Angelina Nguyen explains that America is the outlier. She does a comparative analysis between the Mississippi law and the European abortion laws which also limit abortion to less than 15 weeks gestation. Here are some of the numbers.
 
Of the 50 European countries analyzed in the report, eight do not allow elective abortion at all. They either prohibit abortion altogether or else allow abortion for only specific reasons (such as socioeconomic grounds, fetal abnormalities, rape, or incest).
 
Of the 42 remaining European countries, 39 of them limit abortion to 15 weeks’ gestation or earlier. A majority of those 39 countries set gestational limits for elective abortion at or before 12 weeks’ gestation.
 
Americans often want to follow the pattern in the UK. But they would be surprised to learn the country restricts abortion more than the US. Great Britain still requires a woman to provide some justification to legally obtain an abortion.
 
She predicts that there would be a national uproar if elective abortion was limited merely to the first trimester. Yet the Mississippi law is less restrictive than the abortion policies in 47 of the 50 European countries. The law is mainstream and perhaps even permissive based on European standards.
 
Currently, a woman can obtain an abortion in the US without having to provide a reason, need, or justification. The Supreme Court has allowed some states to limit abortion in the third trimester and for a small number of other reasons. But when compared to Europe, America is the outlier.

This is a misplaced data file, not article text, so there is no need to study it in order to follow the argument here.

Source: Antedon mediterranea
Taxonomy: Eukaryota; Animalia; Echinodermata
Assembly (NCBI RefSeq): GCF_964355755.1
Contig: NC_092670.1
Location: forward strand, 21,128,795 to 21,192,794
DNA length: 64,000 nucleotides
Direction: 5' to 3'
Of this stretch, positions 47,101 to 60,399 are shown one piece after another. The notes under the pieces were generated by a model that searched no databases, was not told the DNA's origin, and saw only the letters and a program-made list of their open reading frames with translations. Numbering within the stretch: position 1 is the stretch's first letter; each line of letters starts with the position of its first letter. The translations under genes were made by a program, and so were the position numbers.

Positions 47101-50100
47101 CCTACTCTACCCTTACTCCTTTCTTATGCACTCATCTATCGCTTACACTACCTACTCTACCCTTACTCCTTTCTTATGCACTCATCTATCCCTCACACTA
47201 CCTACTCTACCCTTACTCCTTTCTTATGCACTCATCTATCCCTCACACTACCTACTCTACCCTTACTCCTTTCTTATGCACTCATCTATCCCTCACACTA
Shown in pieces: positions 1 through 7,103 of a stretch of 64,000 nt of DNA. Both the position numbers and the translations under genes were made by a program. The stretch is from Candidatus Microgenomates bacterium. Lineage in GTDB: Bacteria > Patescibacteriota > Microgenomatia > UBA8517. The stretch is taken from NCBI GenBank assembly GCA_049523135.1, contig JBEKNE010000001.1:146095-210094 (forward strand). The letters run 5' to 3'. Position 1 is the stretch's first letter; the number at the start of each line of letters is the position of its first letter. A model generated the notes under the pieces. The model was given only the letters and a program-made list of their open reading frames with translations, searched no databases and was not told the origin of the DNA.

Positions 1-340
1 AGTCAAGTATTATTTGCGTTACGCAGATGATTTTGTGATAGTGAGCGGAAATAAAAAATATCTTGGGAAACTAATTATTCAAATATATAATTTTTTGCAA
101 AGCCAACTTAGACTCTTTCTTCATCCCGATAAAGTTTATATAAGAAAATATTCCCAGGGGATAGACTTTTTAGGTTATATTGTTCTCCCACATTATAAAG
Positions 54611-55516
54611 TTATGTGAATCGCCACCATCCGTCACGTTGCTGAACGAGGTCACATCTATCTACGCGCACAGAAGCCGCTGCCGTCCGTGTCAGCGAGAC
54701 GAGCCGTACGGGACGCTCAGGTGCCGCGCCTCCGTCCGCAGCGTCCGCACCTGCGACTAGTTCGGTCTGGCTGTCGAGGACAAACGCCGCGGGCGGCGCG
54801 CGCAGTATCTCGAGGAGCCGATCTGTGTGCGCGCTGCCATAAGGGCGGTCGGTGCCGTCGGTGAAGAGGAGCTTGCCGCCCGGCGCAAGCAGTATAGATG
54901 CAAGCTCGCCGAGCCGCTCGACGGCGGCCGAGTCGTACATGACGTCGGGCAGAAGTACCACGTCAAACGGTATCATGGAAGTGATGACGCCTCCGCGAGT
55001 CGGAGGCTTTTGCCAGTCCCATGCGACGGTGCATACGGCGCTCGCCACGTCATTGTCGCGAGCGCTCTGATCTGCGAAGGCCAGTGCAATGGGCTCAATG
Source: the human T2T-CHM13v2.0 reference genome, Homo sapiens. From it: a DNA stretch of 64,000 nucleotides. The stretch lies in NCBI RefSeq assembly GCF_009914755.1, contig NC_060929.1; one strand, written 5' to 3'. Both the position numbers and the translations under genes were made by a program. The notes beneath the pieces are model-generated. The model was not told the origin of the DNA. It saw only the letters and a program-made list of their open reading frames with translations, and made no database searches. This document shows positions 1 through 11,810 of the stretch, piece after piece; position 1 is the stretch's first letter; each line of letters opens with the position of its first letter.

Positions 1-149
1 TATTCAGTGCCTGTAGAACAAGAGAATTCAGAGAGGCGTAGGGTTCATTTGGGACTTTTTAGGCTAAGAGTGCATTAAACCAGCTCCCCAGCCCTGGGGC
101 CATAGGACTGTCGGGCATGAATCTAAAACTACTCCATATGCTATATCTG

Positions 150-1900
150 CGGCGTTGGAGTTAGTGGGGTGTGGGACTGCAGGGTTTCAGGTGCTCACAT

America the Outlier - Point of View - Point of View

FWIW

  • Edited December 4, 2021 5:07 am  by  WALTER784
Showtalk
Host

From: Showtalk 

Dec-4

That is the heart of the difference between sides.  One only supports the rights of the mothers. I suppose we should call them birthing persons, although in this case they would be in birthing persons. The other side also considers rights of the fathers and the unborn children.  Current abortion laws also include some expectation of privacy for women who don’t want anyone to know they are pregnant and are considering ending it.  It’s really much more complex than either side acknowledges.

Even if SCOTUS rules against abortion, Roe vs Wade will be upheld in most states.  It’s very hard to take away something like this.

Showtalk
Host

From: Showtalk 

Dec-4

Supporters of the law have only themselves to blame.  They brought it to,public attention by insisting mothers should be able to choose right up until giving birth. Even the strongest supporters would have trouble killing a living, breathing healthy baby or one that is ready to be born.  Only extremists would say that is the mother’s right. It would also be close to impossible to find obstetricians willing to do such a procedure.

WALTER784

From: WALTER784 

Dec-4

But 47 of the 50 EU countries side with Mississippi. And I think that SCOTUS should NOT be involved as there is no Constitutional issue involved.

Therefore, it should be left up to the states as it is clearly not a federal issue. As Row vs Wade so mistakenly made it in '73!

FWIW

 

Showtalk
Host

From: Showtalk 

Dec-4

Then why did SCOTUS take it up?